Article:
NWEN First Look Forum Top-20 Redux

I’m happy to announce that HyLo (and the Community Magazine Network) has advanced (again) to the Top-20 of NWENs First Look Forum. Sometime over the next three weeks we’ll be meeting with a few advisers and based on those conversations they narrow the field to 12… the final 12 pitch to investors in October.

Given our progress and some of the new things we’re working on I’m hopeful about our odds of advancing. That said, things have been very busy for us and it’s likely we won’t get to put quite as much time into the deck to give it all of the trimmings we’d like but hopefully traction speaks louder than PPT.

No Medium is an Island

Isn’t print dying? Marketing dollars are all flowing online, right? These are samples of things I hear on occasion when I tell people we’re creating a brand called the Community Magazine Network. I’m big on prefaces so here’s mine: a magazine is both a medium and a story telling technique, generally they are one in the same and reside on paper but that will not always be the case. As a result, the word in our brand that I focus most on is Community.

All that being said, I was flipping through Inc Magazine (turning pages not swiping on a digital device) and what did I see? A print ad from… GOOGLE! Google is the company that prints money from it’s online ad network (oh, they do let you buy ads in other mediums too but that’s beside the point for now). There ad has a call to action that requires readers to go online, you can see you get a $75 trial so it’s a compelling offer for new customers.

What’s the lesson here? Digital is powerful but can’t do everything. The very first marketing class I took at APU talked about the importance of Integrated Marketing Communications and I buy into it. The premise is simple and extends the Reach x Frequency concept to say, you want action get your message in front of your target audience as much as possible and in as many (relevant) ways as possible. That means that brands need a diversified approach that includes a variety of mediums and messages.

Wouldn’t you know it but empirical research has shown that magazines drive web traffic and search more than other mediums. The key in all mediums is contextually presenting your message to the right group of people knowing that if done right the cumulative effect will have a whole that is greater than the sum of it’s parts.

Customers (people) are funny

So we launched last week as the website for the Community Magazine Network and with our new found eye candy I began prospecting again. We have a database of 800 or so community magazine publishers, which is one of things that came from a year of research, and I’m working my way through based on those publishers that seem to have the best mix of alignment with our mission of building community and forward thinking enough to bring it into fruition. (If you’re a publisher and I haven’t called don’t be offended)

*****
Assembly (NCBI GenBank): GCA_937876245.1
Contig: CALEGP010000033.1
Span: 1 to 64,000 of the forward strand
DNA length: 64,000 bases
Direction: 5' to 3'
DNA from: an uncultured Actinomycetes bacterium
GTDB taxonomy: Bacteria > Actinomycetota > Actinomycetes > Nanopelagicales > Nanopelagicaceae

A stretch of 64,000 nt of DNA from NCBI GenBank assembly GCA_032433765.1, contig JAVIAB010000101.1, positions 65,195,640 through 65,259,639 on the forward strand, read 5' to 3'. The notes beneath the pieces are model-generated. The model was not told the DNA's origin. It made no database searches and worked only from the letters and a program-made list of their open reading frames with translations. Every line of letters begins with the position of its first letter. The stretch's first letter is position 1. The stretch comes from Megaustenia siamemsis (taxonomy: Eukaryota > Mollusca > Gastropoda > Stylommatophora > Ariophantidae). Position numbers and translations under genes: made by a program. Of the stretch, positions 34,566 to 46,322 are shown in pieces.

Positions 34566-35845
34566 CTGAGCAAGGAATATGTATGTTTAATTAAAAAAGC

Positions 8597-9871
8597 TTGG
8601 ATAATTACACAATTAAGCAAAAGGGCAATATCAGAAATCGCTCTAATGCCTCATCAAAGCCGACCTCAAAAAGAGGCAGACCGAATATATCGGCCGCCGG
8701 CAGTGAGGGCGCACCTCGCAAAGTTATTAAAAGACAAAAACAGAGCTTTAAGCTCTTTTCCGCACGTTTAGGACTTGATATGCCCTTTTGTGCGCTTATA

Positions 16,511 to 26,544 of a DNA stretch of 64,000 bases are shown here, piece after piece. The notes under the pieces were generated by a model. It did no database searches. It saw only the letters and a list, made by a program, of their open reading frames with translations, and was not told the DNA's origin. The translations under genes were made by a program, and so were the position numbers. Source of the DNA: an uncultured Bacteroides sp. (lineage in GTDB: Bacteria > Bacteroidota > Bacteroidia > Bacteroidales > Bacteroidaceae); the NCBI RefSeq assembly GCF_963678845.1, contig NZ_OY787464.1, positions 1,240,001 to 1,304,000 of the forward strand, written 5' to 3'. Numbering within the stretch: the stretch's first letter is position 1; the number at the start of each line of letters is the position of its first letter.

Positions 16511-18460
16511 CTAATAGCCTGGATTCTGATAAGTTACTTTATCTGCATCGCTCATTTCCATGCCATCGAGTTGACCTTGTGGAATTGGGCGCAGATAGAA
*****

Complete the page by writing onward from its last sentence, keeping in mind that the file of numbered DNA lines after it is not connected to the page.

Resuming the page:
Dialing for dollars is always an interesting endeavor and you never know what you’re going to get but it’s pretty funny to see the range of responses to our value proposition… the sharing of best practices with other publishers amidst the changing media landscape, an audit that is not quite as robust as the big-boys but still extremely valuable (and cheap), and participation in an ad network that will attract large regional and national advertisers to these mags for the first time because we’re bringing them a bulk-buy based on their demographic and geographic objectives yada yada. The most common quip we get is related to attracting large advertisers. Yes, it is challenging and will take some time. No, we have not placed any ads yet (our network is just gaining steam). Yes, we have a plan to attract and service advertisers in a way that is novel and value adding.

On the other end of the spectrum, most publishers identify with the premise that the media landscape is quickly evolving and it’s impossible to stay on top of the latest trends and opportunities AND run your business in the process. But every now and then I talk with a publisher that ‘doesn’t need any help’. What’s most interesting is that it’s not the people who’ve been in the business for decades who are saying this while the newbies want to learn in fact we’ve found some of the most enthusiastic collaborators are those that started their magazine in the late ’70s or early ’80s.